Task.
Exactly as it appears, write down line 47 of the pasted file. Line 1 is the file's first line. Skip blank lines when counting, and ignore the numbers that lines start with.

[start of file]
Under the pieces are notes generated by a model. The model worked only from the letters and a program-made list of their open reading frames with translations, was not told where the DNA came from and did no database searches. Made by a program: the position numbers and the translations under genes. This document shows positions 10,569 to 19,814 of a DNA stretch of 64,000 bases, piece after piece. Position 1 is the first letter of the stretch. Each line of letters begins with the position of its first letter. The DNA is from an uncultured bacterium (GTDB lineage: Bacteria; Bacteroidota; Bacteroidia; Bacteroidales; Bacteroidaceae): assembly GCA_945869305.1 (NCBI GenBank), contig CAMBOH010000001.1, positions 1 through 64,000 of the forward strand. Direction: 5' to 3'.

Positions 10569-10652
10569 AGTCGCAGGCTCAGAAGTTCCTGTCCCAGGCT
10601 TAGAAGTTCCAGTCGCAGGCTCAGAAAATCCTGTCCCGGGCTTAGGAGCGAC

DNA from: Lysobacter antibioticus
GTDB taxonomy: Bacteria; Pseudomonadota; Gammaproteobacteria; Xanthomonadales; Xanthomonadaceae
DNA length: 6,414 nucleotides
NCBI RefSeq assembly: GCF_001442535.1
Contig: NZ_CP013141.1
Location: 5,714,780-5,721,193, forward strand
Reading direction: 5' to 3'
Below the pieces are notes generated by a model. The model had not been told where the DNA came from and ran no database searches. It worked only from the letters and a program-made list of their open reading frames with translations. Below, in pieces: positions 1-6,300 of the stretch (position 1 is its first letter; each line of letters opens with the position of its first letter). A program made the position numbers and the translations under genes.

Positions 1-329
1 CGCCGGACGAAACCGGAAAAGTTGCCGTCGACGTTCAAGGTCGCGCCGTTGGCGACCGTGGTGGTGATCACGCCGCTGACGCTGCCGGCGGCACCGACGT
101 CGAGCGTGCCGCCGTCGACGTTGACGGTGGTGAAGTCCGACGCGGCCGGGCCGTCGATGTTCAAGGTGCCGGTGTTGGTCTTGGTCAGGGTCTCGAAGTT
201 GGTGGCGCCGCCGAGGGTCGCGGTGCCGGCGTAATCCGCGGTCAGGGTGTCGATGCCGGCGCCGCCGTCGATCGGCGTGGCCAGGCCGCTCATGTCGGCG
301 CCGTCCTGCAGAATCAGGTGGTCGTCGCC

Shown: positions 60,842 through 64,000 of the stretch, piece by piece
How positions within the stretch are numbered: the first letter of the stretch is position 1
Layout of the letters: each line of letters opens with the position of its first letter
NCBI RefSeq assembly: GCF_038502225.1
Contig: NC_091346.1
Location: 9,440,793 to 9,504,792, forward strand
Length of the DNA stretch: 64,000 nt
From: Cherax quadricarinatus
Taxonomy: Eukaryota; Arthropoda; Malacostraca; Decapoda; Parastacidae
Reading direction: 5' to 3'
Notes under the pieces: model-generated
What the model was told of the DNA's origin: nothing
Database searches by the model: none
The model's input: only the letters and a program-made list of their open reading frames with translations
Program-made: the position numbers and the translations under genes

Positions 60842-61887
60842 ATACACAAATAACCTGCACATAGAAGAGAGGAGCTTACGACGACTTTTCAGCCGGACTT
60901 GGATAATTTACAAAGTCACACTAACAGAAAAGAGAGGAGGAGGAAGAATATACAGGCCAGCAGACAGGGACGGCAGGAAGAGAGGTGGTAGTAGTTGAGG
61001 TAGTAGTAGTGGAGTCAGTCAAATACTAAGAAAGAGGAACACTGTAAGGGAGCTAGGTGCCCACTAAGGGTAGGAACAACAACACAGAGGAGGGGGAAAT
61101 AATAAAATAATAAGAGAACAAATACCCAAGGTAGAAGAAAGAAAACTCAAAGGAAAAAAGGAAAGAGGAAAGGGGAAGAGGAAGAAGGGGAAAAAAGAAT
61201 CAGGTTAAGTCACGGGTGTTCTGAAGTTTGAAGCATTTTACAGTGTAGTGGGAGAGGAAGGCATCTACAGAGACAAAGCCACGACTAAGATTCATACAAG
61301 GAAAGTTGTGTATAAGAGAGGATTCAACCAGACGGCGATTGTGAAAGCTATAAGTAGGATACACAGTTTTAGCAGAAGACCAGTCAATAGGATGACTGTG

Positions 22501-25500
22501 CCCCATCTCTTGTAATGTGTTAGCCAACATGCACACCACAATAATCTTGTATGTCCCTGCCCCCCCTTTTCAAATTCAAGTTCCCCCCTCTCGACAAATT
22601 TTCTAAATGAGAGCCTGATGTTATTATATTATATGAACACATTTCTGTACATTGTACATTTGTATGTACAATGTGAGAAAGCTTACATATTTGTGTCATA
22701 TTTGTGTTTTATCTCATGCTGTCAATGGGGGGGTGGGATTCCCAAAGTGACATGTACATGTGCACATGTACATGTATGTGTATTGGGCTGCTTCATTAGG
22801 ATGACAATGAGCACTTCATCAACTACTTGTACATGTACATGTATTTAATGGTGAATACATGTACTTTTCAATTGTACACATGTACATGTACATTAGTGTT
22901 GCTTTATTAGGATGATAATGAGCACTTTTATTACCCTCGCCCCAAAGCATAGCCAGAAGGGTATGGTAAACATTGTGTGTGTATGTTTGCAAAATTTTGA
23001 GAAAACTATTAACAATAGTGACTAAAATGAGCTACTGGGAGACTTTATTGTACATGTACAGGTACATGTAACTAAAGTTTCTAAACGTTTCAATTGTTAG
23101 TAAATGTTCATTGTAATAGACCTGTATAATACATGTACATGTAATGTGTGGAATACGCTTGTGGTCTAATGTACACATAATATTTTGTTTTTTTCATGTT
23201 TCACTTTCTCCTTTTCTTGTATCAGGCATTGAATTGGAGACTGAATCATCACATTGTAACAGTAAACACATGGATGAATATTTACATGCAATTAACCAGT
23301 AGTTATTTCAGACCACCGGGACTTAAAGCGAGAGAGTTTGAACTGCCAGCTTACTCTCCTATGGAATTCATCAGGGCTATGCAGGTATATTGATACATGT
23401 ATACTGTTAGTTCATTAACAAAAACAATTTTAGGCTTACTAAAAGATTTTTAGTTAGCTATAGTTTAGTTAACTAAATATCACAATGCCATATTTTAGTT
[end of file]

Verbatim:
23101 TAAATGTTCATTGTAATAGACCTGTATAATACATGTACATGTAATGTGTGGAATACGCTTGTGGTCTAATGTACACATAATATTTTGTTTTTTTCATGTT